Games Started (Regular Season: 1; Playoffs: 0): The Blazers Media Guide credits Kunnert with one regular season start. My analysis of the TSN box scores agrees with this number. The game Kunnert is shown starting is on 10/17/80. Why Kunnert started this game isn’t obvious to me; he displaced regular starting center Mychal Thompson to power forward, which in turn displaced regular starting power forward Kermit Washington to the bench. For the Blazers’ next game, everything went back to normal.

b-r.com position info: Position in old b-r.com header is listed as Center-Forward. Primary position is shown as C for all seasons of career.

MIKE GALE

History: Began pro career in ABA, 1971. Acquired in trade with Spurs, December 1980.

Gale started the season with the Spurs, but was traded to the Blazers on 12/19/80 with a future 1st round pick for Ron Brewer.

Games Played (Regular Season 42 G, 11.3 MPG; Playoffs 3 G, 17.0 MPG): The Blazers played games on the day Gale was acquired (12/19), and the following day (12/20), in which he did not appear. He then made his debut with the team in its next game, on 12/21. At that point, the Blazers had 47 regular season games remaining. Gale played in 42. The five games after 12/20 in which he did not appear were on 1/10/81, 2/22/81, 2/27/81, and two consecutive games on 3/20/81 & 3/21/81. Gale had played in 35 games for the Spurs prior to the trade, giving him a total of 77 regular-season games played for the year.

Games Started (Regular Season: 0): The Blazers Media Guide indicates that Gale made no starts. The TSN box scores also do not show Gale starting any games.

b-r.com position info: Position in old b-r.com header is listed as Guard. Primary position switches back and forth between SG and PG, with SG predominant in the middle part of his career and PG predominant in the later part. All seasons from 1979-80 on are shown as PG, including 1980-81.

MIKE HARPER

History: 3rd round pick of Blazers in 1980.

Games Played (Regular Season 55 G, 8.4 MPG; Playoffs 1 G, 6.0 MPG): I’m not going to list out exactly which games Harper appeared in and which he didn’t, but his appearances in the TSN box scores do add up to his official games played total. Harper’s two heaviest periods of usage were the period from 10/28/80 through 11/20/80, when he played in 12 out of 13 games, and from 1/6/81 through 3/1/81, when he played in 22 out of 25 games. The latter may be partially explained by Kevin Kunnert’s extended absence from the lineup during January and February. In the playoffs, Harper only appeared in one game, which was Game 3 of the series against Kansas City.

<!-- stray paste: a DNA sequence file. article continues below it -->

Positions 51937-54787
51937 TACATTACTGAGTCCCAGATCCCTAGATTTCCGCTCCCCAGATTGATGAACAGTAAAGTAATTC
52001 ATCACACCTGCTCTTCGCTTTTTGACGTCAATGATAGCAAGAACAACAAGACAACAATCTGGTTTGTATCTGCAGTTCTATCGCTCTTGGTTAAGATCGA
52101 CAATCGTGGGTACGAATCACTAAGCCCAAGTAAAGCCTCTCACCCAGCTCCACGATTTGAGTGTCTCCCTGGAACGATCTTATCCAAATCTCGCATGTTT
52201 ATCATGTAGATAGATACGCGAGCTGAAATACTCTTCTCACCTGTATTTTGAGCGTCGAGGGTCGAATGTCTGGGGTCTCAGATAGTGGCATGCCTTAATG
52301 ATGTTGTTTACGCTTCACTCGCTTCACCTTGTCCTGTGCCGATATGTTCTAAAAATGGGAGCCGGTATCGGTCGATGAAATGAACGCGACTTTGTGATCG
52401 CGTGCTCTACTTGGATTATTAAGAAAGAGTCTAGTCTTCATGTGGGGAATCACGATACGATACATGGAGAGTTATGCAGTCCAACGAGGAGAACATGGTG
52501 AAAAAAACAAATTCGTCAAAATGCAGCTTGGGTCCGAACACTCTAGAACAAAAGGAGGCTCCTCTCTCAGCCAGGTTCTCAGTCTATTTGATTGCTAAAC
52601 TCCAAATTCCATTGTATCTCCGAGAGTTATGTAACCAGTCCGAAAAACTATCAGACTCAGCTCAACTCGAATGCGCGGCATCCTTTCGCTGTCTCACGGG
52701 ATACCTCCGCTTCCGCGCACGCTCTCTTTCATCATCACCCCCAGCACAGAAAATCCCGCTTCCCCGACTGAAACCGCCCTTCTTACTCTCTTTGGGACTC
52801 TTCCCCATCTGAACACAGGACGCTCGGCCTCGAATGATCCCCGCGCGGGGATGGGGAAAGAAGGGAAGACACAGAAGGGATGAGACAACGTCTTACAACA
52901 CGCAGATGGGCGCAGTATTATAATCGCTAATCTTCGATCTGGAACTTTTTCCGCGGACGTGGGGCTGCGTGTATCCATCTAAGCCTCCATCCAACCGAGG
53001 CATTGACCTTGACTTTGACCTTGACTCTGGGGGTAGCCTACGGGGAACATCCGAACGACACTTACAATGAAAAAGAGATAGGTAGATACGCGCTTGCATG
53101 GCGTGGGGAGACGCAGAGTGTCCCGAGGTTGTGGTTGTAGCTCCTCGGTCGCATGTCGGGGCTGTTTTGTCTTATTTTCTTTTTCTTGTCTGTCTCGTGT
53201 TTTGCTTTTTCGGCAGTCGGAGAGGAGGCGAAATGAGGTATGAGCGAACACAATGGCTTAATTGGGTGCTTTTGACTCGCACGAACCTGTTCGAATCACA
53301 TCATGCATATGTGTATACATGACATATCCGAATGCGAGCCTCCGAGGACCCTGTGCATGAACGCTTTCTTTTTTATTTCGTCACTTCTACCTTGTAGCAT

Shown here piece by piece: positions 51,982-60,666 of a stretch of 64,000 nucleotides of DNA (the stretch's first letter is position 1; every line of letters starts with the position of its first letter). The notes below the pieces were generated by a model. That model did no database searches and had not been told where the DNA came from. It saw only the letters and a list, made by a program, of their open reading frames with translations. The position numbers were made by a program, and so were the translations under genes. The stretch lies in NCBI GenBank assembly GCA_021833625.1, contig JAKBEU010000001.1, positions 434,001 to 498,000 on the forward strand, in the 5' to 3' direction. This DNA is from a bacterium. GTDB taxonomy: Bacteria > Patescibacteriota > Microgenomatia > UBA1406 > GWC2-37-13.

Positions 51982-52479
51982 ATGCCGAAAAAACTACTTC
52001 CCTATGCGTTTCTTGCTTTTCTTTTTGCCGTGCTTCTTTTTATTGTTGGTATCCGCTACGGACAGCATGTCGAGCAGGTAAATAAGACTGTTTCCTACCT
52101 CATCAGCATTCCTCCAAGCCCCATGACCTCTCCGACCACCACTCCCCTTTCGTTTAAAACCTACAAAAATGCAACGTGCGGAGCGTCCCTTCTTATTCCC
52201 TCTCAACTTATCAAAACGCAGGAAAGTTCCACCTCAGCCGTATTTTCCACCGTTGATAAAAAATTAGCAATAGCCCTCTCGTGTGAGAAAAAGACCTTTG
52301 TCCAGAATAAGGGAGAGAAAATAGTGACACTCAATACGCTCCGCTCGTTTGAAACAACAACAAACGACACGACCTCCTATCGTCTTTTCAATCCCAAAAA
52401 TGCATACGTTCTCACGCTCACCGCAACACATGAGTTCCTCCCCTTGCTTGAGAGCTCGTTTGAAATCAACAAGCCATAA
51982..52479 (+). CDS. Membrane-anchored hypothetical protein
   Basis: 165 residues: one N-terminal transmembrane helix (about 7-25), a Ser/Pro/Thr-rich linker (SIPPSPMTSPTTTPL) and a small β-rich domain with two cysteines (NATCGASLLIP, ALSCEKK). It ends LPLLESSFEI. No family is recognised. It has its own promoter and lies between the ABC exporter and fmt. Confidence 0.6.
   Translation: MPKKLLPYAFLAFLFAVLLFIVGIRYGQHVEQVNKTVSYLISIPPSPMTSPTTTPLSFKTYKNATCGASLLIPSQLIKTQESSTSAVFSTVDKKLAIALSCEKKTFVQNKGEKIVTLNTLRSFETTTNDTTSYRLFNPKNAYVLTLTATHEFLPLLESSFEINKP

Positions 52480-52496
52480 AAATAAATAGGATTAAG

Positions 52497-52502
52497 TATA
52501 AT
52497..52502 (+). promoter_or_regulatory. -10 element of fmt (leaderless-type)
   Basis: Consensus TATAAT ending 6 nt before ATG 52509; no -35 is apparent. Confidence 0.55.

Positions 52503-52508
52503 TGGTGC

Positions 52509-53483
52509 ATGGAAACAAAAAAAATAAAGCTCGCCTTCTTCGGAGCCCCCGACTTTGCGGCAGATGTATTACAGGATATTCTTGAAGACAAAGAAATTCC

Games Started (Regular Season: 0): The Blazers Media Guide indicates that Harper made no starts. The TSN box scores also do not show Harper starting any games.

b-r.com position info: Position in old b-r.com header is listed as Center-Forward. Primary position is shown as PF for all seasons of career (note that even though Harper’s position in the header is listed as “Center-Forward”, his primary position for both of his individual seasons is shown as PF).

INJURED LIST:

DAVE TWARDZIK

History: Began pro career in ABA, 1972. Signed by Blazers to NBA contract, June 1976 (the Blazers owned Twardzik’s NBA rights because they had selected him in the 2nd round of the 1972 NBA Draft; Twardzik had ceased to be under contract to the ABA when the Virginia Squires folded).

Games Played: Twardzik appears have been on the injured list all season, and did not play in any games in either the regular season or the playoffs.

b-r.com position info: Position in old b-r.com header is listed as Guard. Primary position is shown as PG for all seasons of career.

GEOFF CROMPTON

History: 4th round pick of Kings in 1978 (rights traded to Nuggets shortly after draft). Signed to a 10-day contract, February 1980.

Crompton did not start the season with the Blazers. He was signed to a 10-day contract on 2/3/81, filling the roster spot vacated when Kevin Kunnert was placed on the injured list on the same day. Crompton apparently later signed a second 10-day contract, followed by a regular free agent contract on 2/24/81.

Games Played (Regular Season 6 G, 5.5 MPG): The six games Crompton appeared in were two consecutive games on 2/4/81 & 2/6/81, and four consecutive games from 2/13/81 through 2/19/81. When Kevin Kunnert was activated from the IL in late February, the Blazers seem to have made room on the active roster by placing Crompton on the IL. Crompton doesn’t appear to have been on the active roster at any time after that point, including the playoffs.

Games Started (Regular Season: 0): The Blazers Media Guide indicates that Crompton made no starts. The TSN box scores also do not show Crompton starting any games.